When people discover that I’m a medical historian, they often falter as they try to process this information. Most of the time, the response is: ‘That’s a real job?’ It’s an innocent reaction, not intended to be insulting, and is usually followed by a barrage of questions about what medical history entails, and how I came to study such a fascinating subject. At the end of these conversations, one thing is always clear: they want to know more.
I’m a native of Chicago, and I was first introduced to the subject by Professor Robert Fox while studying abroad at Oxford University in 2002. I returned a year later to pursue my Masters, and then my doctorate under the supervision of Dr Margaret Pelling, who continues to be a valued mentor in my life today.
What first struck me about the Wellcome Unit was the sense of community in the department. Everyone – from the very top to the very bottom – is dedicated to supporting each other. While Oxford University itself can feel overwhelmingly monumental at times, the Wellcome Unit never does. It is a safe, intimate space where students and tutors can come together to discuss their research. Here, you will find great minds, but not great egos.
In addition to being supportive, the Wellcome Unit also creates a challenging environment for its students. I never experienced a dull moment while I was there. Whether I was attending a lecture about medieval sleep disorders, chatting with a tutor about my latest paper, or enjoying drinks at the annual summer BBQ – the Wellcome Unit was always a hub of buzzing activity.
Eventually I moved to London to take up a postdoctoral research fellowship at UCL. During this time, it was largely because of my conversations with inquisitive strangers that I started a blog called The Chirurgeon’s Apprentice, which drew on my doctoral research. Originally intended as a way of reaching out to friends and family who were unclear about what it was I did as medical historian, the site quickly took on a life of its own, generating over two million hits and garnering hundreds of thousands of subscribers on social media.
As my platform grew, I began writing regularly for the The Guardian, The Lancet, The Huffington Post, and other media outlets. In 2015, I secured my first commercial book deal to write The Butchering Art, about Joseph Lister and the development of antisepsis. Since its release, the book has won the PEN/E.O. Wilson Award for Literary Science Writing in the USA, and has been shortlisted for both the Wellcome Book Prize and the Wolfson History Prize in the UK It has sold tens of thousands of copies worldwide, and is currently being translated into eighteen different languages.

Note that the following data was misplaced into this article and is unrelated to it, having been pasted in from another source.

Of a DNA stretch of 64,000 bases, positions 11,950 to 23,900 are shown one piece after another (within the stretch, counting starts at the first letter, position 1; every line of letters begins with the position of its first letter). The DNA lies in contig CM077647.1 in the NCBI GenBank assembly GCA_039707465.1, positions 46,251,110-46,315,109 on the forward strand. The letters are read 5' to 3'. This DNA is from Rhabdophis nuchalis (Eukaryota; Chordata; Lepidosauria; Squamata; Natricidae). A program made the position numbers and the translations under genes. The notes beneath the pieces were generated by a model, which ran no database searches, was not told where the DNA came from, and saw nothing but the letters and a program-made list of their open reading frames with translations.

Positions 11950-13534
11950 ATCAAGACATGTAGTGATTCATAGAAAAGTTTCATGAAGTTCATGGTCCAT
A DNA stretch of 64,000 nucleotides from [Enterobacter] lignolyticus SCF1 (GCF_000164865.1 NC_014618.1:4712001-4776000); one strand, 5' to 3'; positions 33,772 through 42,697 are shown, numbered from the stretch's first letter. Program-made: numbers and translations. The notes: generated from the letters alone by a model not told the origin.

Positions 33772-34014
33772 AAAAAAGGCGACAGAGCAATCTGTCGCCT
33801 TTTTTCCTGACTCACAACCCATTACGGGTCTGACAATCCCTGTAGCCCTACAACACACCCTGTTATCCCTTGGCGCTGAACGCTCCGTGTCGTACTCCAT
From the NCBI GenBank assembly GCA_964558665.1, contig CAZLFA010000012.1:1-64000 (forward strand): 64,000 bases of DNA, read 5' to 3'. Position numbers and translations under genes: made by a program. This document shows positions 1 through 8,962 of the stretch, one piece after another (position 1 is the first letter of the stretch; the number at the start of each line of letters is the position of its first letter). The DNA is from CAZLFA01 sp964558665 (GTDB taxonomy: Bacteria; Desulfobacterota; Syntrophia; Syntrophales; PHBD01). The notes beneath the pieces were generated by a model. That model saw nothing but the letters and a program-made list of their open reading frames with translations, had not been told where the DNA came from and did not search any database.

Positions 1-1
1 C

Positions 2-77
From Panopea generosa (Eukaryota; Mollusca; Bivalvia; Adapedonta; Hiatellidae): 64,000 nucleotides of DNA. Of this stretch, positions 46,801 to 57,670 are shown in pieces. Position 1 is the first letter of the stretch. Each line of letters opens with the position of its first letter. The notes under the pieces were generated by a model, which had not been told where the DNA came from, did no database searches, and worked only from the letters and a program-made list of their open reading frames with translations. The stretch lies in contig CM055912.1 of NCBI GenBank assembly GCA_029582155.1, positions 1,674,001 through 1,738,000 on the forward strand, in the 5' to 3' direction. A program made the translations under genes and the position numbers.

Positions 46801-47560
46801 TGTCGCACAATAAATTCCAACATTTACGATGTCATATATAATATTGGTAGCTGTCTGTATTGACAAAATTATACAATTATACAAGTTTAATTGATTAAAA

And it all began right here at the Wellcome Unit at Oxford University.
Today, the questions I field no longer come exclusively from non-specialists confused about what I do as a medical historian. They also come from academics wanting to understand the value of this type of work. What is gained – and, more importantly, is anything lost – by writing for a non-specialist audience?
The question of popular versus academic history is a complex one that has plagued the profession for some time. More often than not, it’s viewed by many within academia as a matter of professional versus amateur, or analysis versus narrative. This debate is an important one; however, it’s not one that I can expect to resolve in such a short span of words. What I can do is speak from experience.
On a professional level, I’ve been able to carve out a new career for myself. Not everyone who earns a doctorate can secure an academic position at a university. But the skills that I acquired during my time at the Wellcome Unit have enabled me to become an effective science communicator – one who can add rich historical context to modern debates. I hope more historians find ways to communicate their research to a broader audience with the aim of raising the level of historic literacy amongst the general public.
On a personal level, I find it rewarding to write for an enthusiastic and inquisitive readership who may not otherwise have been inclined to learn about medical history. On several occasions, I’ve received letters from people who tell me that my work has inspired them to return to university, or to seek out further information on a particular subject. For me, this is deeply rewarding. Perhaps most importantly, writing popular history has forced me to think about my own work from the perspective of a non-specialist. This, in turn, has helped me grow as a writer, as a communicator, and as an historian.